Accessible research could be the key to a healthier Scotland

New easy-to-read archive launched at seminar

Date posted

20 November 2018

11:10

A new easy-to-read academic research archive will guide planners and policy makers towards transport decisions which improve public health.

Professor Adrian Davis will announce the launch of Essential Evidence 4 Scotland at a top-level Transport Planning and Public Health seminar at Edinburgh Napier University.

Much of the work carried out in this area, although exhaustively reviewed and evaluated by fellow expert researchers, can be inaccessible, highly technical and daunting in length.

Professor Davis, the world’s first Professor of Transport and Health, will cut through the jargon and produce one-page plain English summaries of transport research studies which can be used by busy planners, policy makers, consultancies and public health practitioners.

The initiative, part-funded by a grant from the Paths for All charity which champions everyday active travel, will see him draft free publicly-accessible versions of research covering everything from motorist and pedestrian behaviour to infrastructure issues, sustainability, and the way language is used to shape transport debates.

Edinburgh Napier’s Professor Davis, who will produce at least 20 summaries in the first year, building over time into a substantial library, said: "Knowledge translation services can be a critically important way for practitioners to gain access to the most robust and recent peer-reviewed evidence and to make most effective use of the research. Sadly, this translation is often missing.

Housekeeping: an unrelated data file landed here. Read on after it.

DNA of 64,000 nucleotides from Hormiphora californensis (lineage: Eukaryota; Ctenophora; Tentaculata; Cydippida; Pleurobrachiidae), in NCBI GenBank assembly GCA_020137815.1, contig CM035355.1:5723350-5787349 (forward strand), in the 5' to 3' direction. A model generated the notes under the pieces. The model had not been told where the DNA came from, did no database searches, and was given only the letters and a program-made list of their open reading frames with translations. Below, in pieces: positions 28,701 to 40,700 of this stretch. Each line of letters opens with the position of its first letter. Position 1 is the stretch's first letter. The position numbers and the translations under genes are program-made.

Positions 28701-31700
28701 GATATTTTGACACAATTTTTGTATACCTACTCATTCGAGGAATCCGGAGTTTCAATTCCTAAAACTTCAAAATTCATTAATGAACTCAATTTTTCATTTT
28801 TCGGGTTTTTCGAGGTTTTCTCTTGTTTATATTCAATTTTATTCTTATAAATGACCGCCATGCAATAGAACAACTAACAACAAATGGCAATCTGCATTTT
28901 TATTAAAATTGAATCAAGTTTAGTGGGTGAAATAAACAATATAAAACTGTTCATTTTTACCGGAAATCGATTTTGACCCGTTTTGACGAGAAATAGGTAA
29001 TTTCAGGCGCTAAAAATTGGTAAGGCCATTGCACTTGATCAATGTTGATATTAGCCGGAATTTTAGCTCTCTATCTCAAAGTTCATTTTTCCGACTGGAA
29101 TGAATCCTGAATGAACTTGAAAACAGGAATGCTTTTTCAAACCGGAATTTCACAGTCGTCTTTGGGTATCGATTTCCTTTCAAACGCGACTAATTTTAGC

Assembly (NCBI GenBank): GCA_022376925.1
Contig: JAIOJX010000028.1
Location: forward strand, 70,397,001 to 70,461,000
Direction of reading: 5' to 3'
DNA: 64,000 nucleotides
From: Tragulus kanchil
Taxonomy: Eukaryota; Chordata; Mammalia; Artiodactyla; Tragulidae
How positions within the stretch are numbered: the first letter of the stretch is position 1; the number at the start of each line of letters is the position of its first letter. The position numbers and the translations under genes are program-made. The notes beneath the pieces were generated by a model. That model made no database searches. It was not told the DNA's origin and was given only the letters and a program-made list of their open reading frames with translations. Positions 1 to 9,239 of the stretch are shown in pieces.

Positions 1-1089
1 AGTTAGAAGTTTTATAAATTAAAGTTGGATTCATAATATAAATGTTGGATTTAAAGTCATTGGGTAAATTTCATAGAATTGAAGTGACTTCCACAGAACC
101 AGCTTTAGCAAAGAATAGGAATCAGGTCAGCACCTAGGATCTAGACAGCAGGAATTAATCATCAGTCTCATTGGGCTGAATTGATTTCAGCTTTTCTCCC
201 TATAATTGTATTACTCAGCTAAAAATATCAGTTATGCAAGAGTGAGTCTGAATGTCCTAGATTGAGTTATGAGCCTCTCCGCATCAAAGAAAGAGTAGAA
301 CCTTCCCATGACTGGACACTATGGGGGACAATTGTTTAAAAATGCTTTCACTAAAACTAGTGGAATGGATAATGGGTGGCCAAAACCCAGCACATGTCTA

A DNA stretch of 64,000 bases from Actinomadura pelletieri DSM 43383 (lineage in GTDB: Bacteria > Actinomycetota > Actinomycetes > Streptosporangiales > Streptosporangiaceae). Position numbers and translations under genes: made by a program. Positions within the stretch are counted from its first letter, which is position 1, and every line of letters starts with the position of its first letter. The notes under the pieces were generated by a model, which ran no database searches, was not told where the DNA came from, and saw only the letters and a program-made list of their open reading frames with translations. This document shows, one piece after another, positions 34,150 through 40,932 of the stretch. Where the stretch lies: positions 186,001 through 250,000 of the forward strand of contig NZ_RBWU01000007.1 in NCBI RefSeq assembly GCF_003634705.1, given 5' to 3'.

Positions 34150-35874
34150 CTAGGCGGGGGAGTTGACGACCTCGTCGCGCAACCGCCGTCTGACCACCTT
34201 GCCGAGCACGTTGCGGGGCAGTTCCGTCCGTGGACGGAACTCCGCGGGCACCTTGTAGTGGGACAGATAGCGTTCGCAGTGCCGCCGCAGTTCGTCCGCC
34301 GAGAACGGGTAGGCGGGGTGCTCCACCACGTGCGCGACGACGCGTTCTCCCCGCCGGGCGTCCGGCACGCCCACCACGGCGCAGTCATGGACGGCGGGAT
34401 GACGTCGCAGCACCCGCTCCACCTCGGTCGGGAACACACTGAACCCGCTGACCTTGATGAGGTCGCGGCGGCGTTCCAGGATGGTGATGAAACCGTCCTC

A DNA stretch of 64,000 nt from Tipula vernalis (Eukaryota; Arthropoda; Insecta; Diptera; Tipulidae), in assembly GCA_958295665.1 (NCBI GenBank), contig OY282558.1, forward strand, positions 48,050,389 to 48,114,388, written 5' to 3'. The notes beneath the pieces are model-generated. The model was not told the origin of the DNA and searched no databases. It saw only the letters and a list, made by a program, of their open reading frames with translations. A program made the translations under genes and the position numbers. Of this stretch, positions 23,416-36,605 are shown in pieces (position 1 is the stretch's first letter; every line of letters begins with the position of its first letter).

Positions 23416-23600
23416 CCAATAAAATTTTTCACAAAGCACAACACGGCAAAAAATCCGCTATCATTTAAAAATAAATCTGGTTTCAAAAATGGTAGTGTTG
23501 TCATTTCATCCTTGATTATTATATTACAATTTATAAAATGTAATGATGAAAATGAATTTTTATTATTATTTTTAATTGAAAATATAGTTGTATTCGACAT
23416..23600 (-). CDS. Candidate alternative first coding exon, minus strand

“The ultimate aim is to increase access to this research, to help practitioners to more effectively inform decision-makers about the scientific evidence and so to improve the health outcomes of local authority transport interventions."

The archive will be housed within the online research pages of Edinburgh Napier’s Transport Research Institute.

Its launch will be announced at the “Towards a Healthier Transport System for Scotland” seminar at the university’s Merchiston campus on the morning of Thursday November 22.

Other speakers will include Catherine Calderwood, Chief Medical Officer for Scotland, and Dr Marco Martuzzi of the World Health Organisation. Academics will also deliver presentations on topics ranging from cyclist safety to landscape and health and the cardiovascular effects of air pollution.


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